The Speech or Sayings of a 17th Century Pilgrim

The speech or sayings of a 17th Century Pilgrim: a proud day for any researcher is finding  family lineage back to the original Pilgrims who arrived to the American shores on 1620. By October 1621 they (the ones remaining) celebrated the first Thanksgiving having survived a very harsh winter in a new land.  The term ‘Pilgrim’ refers to all those who came to America in 1620 – the many families, some who were Separatists (who wanted to break from the Church of England) and non-Separatists including Separatist sympathizers.

Besides those arriving first (about 100) on the ship Mayflower, another ship the Fortune with 34 new settlers arrived in 1621, then the Anne and the Little James brought a total of 85 new settlers to Plymouth in 1623.

Some of the surnames you might want to check against your family tree include: Warren, Cooke, Morton, Oldham, Brewster, Jenney, Sprague, Priest, Hicks, Annable, Cushman, Ford, Winslow, Hopkins, Billington, Standish, Fuller, Tilley, Alden, Rogers and Mullins. On my husband’s side of the family, he is directly related to Stephen Hopkins and Thomas Rogers. The Mayflower Society would be a good starting point to check if your ancestors date back to the early Plymouth settlers.

Not just those who were Pilgrims, but most from England in the 17th century used different words and phrases compared to what would be acceptable several hundred of years later. Look over the sampling to get an idea of the changes.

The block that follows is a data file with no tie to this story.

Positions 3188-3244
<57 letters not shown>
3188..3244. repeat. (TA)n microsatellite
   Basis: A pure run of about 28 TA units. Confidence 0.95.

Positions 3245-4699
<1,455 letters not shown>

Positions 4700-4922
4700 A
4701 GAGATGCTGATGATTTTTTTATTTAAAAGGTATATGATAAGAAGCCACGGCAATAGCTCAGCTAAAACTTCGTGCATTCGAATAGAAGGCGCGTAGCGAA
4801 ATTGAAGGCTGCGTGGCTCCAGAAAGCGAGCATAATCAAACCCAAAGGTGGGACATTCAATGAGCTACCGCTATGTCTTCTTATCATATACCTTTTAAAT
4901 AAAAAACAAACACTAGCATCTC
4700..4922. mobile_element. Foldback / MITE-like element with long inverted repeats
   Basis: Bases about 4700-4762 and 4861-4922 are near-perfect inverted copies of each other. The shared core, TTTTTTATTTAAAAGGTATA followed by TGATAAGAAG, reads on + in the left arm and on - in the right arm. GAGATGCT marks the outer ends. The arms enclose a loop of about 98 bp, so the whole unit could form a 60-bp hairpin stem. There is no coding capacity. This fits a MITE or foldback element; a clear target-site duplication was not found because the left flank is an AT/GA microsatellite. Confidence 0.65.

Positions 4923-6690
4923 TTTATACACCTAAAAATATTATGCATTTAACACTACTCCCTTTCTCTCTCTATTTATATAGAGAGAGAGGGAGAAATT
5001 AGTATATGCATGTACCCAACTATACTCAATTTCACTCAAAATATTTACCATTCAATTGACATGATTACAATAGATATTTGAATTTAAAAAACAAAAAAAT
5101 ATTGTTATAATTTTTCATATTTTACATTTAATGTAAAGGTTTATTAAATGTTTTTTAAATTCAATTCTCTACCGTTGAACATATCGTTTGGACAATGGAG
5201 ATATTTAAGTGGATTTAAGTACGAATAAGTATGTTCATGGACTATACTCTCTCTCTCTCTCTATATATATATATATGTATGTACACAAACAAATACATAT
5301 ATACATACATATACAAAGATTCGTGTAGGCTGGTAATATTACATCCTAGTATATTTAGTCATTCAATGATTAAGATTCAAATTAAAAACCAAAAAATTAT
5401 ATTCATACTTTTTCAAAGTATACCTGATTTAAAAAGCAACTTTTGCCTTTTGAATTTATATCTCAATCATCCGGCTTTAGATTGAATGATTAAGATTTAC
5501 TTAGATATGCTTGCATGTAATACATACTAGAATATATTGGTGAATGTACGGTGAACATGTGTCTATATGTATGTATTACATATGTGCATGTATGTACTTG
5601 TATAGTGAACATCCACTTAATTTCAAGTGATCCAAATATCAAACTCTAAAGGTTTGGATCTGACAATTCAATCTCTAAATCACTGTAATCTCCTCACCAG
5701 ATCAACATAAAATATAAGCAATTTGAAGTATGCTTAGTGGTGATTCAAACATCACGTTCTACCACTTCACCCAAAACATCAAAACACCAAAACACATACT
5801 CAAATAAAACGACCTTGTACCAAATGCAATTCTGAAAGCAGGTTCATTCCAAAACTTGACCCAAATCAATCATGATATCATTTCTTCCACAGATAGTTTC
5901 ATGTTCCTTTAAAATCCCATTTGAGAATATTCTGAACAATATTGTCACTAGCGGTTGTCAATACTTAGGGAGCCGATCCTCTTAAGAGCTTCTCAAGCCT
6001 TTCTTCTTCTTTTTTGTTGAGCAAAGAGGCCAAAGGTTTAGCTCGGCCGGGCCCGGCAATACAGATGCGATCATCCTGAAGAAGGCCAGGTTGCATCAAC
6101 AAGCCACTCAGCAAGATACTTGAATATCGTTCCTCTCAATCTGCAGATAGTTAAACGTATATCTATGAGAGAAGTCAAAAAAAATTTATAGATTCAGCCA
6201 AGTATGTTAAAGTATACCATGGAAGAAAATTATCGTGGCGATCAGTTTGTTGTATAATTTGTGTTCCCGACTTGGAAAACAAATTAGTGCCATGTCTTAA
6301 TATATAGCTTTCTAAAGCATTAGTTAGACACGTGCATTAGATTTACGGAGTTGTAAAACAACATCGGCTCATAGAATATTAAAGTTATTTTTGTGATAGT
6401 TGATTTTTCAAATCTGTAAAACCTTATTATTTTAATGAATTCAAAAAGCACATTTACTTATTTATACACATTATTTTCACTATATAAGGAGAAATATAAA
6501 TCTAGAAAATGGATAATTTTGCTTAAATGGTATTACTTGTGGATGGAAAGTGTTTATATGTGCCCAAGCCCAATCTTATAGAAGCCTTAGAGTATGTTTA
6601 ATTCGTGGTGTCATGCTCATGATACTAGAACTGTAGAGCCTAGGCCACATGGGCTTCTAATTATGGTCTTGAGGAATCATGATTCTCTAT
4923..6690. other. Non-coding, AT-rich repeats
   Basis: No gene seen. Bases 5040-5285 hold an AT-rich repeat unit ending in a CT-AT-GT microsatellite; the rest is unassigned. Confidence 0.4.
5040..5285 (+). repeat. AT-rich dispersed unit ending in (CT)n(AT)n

Some examples are: today you might say; “How are You?” The Pilgrims would say; “How now?” or “What cheer?” or “Good Morrow” or “How do you fare?”.

Examples of individual words being different include: a man’s ‘pants’ would be called ‘breeches’, ‘a fireplace’ was called a ‘hearth’, a food served we name as ‘stew’ was known as ‘pottage’, a bed’s ‘pillowcase’ was called a ‘pillowbere’, or a lady’s ‘skirt’ was referred to as a ‘petticoat’, the pet animal of a ‘cat’ was called a ‘mouser’, or what we say as ‘backward’ the Pilgrims said ‘arsy varsy’.

Being very religious when they needed to state; “excuse me” they would say “Pray pardon me”. When they were leaving instead of saying ‘goodbye’, they would say; ‘Pray remember me’ or ‘Fare thee well’ or ‘God bye to you’.

Take pride in your heritage.

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chloe バッグ 21/11/12

Love this site. Can’t get enough of it. I’m just slow and rusty about the readings.
Ms Dale Leslie Swank McCollum 21/11/12

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alice 21/11/12

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